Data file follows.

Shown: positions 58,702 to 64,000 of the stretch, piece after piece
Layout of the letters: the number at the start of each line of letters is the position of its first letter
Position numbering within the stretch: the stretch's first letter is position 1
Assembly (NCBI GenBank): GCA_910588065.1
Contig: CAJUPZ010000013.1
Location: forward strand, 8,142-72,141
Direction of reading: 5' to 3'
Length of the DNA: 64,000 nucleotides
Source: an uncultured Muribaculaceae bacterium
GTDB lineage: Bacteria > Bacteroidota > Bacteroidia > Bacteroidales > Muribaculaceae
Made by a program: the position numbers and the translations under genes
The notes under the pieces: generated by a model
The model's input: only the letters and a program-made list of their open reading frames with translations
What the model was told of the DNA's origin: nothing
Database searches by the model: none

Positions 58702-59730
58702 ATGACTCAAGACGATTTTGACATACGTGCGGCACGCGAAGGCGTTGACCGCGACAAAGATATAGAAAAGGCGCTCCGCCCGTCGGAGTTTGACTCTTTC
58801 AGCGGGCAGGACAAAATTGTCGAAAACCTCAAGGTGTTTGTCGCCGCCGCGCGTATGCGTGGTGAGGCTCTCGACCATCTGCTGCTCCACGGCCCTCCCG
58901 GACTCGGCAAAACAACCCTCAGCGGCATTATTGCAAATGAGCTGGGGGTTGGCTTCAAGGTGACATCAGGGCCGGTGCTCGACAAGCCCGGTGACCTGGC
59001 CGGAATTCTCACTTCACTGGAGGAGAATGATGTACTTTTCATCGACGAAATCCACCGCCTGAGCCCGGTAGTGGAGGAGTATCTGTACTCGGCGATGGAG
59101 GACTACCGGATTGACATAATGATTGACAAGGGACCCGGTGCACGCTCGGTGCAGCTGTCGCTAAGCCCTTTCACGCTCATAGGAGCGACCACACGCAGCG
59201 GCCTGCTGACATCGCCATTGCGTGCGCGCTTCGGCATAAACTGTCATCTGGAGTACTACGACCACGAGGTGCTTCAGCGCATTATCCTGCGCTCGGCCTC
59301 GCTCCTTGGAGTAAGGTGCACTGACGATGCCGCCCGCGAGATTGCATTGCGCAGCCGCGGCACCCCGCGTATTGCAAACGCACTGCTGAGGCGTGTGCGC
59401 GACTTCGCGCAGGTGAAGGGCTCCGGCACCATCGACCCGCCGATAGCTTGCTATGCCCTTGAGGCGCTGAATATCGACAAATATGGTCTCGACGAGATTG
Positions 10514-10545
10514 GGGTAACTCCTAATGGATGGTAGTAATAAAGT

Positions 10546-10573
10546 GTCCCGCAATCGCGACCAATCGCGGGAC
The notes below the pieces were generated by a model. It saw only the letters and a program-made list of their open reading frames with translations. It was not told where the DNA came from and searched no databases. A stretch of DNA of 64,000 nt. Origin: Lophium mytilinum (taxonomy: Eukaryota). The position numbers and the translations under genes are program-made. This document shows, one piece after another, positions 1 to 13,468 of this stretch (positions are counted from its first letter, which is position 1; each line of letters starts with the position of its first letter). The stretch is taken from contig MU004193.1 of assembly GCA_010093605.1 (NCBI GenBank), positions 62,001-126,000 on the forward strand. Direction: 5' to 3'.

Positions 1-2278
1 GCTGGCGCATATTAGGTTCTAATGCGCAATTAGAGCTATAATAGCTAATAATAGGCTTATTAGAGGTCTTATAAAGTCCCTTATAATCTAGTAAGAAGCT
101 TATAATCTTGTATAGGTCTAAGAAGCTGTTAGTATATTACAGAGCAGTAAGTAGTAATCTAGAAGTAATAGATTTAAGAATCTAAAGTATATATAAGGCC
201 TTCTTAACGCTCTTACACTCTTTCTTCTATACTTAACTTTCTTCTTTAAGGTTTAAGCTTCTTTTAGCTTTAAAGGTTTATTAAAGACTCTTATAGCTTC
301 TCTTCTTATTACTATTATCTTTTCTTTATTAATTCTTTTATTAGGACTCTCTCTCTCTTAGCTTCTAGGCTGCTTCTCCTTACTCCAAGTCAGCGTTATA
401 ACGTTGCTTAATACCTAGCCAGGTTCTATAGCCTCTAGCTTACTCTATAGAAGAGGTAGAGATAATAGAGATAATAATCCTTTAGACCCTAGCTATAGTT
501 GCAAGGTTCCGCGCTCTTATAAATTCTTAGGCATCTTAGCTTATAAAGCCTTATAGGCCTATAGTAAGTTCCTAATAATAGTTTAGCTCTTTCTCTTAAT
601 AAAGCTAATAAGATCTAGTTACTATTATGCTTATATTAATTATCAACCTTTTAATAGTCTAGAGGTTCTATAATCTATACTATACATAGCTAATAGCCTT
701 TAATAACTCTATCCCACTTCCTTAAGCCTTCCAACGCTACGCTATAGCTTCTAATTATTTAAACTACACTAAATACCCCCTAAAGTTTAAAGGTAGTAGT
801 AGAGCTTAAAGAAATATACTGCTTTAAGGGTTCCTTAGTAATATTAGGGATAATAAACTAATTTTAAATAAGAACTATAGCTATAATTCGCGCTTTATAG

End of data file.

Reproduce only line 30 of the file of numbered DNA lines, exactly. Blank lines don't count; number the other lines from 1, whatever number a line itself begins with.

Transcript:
Positions 1-2278